Laws against reckless driving in the United States fall under moving traffic violations, and they differ from state to state. In some states, reckless driving is classified as an infraction or a misdemeanor offense. In others, it’s a felony. Whichever the case, it’s still a criminal offense, with strict laws governing it.
Moving Traffic Violations
Moving traffic violations are offenses against traffic regulations committed in a moving vehicle. They’re different from other motor vehicle violations like paperwork violations, equipment violations, and parking violations. Instances of moving traffic violations are classified as infractions, misdemeanors, or felonies.
Examples of Moving Traffic Violations
Any illegal behavior by the driver of a vehicle while the automobile is in motion is a moving traffic violation. Examples of moving traffic violations are:
- Running a red light
- Failure to use seat belts
- Failure to secure a load to a truck or lorry properly
- Driving above the speed limit or at an unsafe speed
- Failure to signal for turns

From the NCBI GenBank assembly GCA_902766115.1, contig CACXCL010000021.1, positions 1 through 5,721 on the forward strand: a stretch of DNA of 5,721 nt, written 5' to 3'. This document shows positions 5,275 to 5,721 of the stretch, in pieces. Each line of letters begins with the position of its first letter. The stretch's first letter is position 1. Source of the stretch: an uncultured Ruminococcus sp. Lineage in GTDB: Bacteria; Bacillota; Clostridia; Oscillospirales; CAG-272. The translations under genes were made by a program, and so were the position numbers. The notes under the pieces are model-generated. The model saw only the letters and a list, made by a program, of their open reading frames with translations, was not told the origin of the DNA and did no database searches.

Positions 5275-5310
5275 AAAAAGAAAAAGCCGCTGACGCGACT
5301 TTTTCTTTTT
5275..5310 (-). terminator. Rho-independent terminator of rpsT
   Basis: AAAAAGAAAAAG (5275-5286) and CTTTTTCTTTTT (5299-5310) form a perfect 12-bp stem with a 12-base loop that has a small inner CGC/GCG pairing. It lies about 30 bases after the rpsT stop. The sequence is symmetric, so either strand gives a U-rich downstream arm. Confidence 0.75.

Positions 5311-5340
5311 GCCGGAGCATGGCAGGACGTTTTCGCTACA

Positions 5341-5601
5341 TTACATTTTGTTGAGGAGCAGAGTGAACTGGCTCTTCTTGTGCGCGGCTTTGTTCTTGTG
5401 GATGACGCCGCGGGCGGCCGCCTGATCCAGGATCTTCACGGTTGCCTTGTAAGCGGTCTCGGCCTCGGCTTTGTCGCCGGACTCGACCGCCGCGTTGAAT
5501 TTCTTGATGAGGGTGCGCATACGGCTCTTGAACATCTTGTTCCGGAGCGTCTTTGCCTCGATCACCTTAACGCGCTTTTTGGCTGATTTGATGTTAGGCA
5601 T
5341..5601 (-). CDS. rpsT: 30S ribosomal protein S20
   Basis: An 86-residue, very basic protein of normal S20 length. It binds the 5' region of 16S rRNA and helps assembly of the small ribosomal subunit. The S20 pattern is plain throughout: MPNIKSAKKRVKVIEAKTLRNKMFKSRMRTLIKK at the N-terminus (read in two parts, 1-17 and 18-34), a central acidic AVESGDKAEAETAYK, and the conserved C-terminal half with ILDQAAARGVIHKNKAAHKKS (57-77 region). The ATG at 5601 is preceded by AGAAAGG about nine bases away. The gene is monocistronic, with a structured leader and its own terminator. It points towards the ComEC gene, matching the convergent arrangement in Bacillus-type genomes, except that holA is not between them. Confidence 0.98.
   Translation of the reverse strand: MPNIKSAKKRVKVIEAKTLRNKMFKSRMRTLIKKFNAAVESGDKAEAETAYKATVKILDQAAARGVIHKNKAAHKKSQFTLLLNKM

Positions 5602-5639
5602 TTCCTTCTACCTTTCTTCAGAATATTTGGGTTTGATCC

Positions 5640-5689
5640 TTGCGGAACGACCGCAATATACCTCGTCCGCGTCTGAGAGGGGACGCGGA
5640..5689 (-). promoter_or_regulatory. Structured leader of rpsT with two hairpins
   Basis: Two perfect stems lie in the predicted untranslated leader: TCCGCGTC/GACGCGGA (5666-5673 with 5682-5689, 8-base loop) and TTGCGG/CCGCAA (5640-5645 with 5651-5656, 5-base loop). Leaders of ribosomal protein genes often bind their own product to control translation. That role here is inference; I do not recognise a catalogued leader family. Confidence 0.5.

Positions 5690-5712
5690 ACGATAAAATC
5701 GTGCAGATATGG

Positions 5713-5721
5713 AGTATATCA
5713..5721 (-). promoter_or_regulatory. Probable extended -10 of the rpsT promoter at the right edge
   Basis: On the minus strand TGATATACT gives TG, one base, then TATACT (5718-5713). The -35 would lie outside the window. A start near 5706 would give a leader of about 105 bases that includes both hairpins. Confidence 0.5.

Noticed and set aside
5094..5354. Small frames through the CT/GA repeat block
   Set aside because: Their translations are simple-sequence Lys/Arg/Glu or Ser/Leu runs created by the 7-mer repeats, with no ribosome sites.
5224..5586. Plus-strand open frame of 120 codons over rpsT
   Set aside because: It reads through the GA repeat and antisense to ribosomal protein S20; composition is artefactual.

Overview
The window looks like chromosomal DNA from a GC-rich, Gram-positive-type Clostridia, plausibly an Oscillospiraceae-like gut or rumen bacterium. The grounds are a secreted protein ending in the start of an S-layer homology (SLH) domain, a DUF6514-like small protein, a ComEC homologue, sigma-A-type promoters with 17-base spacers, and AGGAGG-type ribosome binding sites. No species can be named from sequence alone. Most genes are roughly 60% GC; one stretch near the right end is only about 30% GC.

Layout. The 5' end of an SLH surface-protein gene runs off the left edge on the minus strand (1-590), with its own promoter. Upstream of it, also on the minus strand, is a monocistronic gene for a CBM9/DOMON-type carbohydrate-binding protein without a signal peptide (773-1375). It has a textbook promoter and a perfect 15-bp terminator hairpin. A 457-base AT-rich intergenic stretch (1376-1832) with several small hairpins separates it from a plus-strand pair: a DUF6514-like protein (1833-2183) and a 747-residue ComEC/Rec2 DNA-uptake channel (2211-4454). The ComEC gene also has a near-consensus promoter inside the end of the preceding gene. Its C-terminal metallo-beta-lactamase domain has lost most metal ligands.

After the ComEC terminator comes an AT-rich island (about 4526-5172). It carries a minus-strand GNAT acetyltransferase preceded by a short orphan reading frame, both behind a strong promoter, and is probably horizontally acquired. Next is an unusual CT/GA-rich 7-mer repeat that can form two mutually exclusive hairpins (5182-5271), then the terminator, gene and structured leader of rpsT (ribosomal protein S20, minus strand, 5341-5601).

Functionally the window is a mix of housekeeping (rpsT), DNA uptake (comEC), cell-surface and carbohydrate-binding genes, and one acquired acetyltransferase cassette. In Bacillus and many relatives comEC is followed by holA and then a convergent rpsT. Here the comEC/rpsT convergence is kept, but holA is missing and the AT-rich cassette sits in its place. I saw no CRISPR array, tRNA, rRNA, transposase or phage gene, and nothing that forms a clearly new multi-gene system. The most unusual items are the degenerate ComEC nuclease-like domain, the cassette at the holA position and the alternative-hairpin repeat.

- Driving with a suspended license
- Texting or using any telecommunications device while driving
- Driving without a license
- Illegally driving in a carpool lane
- Vehicular homicide
- Driving with a license from another country
- Street racing
- Driving under the influence of alcohol
- Driving a vehicle on a bus lane or train tracks
- Reckless driving
- Driving on the wrong side of the road (unless there’s an obstruction)
What Is Reckless Driving?
Reckless driving is defined as operating a vehicle on a public highway with a willful and wanton disregard for lives and public property safety. It’s different from careless driving, and the laws that define what it means to be reckless while operating a vehicle are dependent on the state. For instance, there are three types of reckless driving in Michigan, each with its penalty and driving charge. They are:
- Standard reckless driving: This is a misdemeanor offense, with a maximum fine of $500 and a jail term of about 93 days.
- Reckless driving involving serious injuries: This is a felony, with a stricter prison sentence of up to five years or $1,000 to $5,000 maximum forfeiture.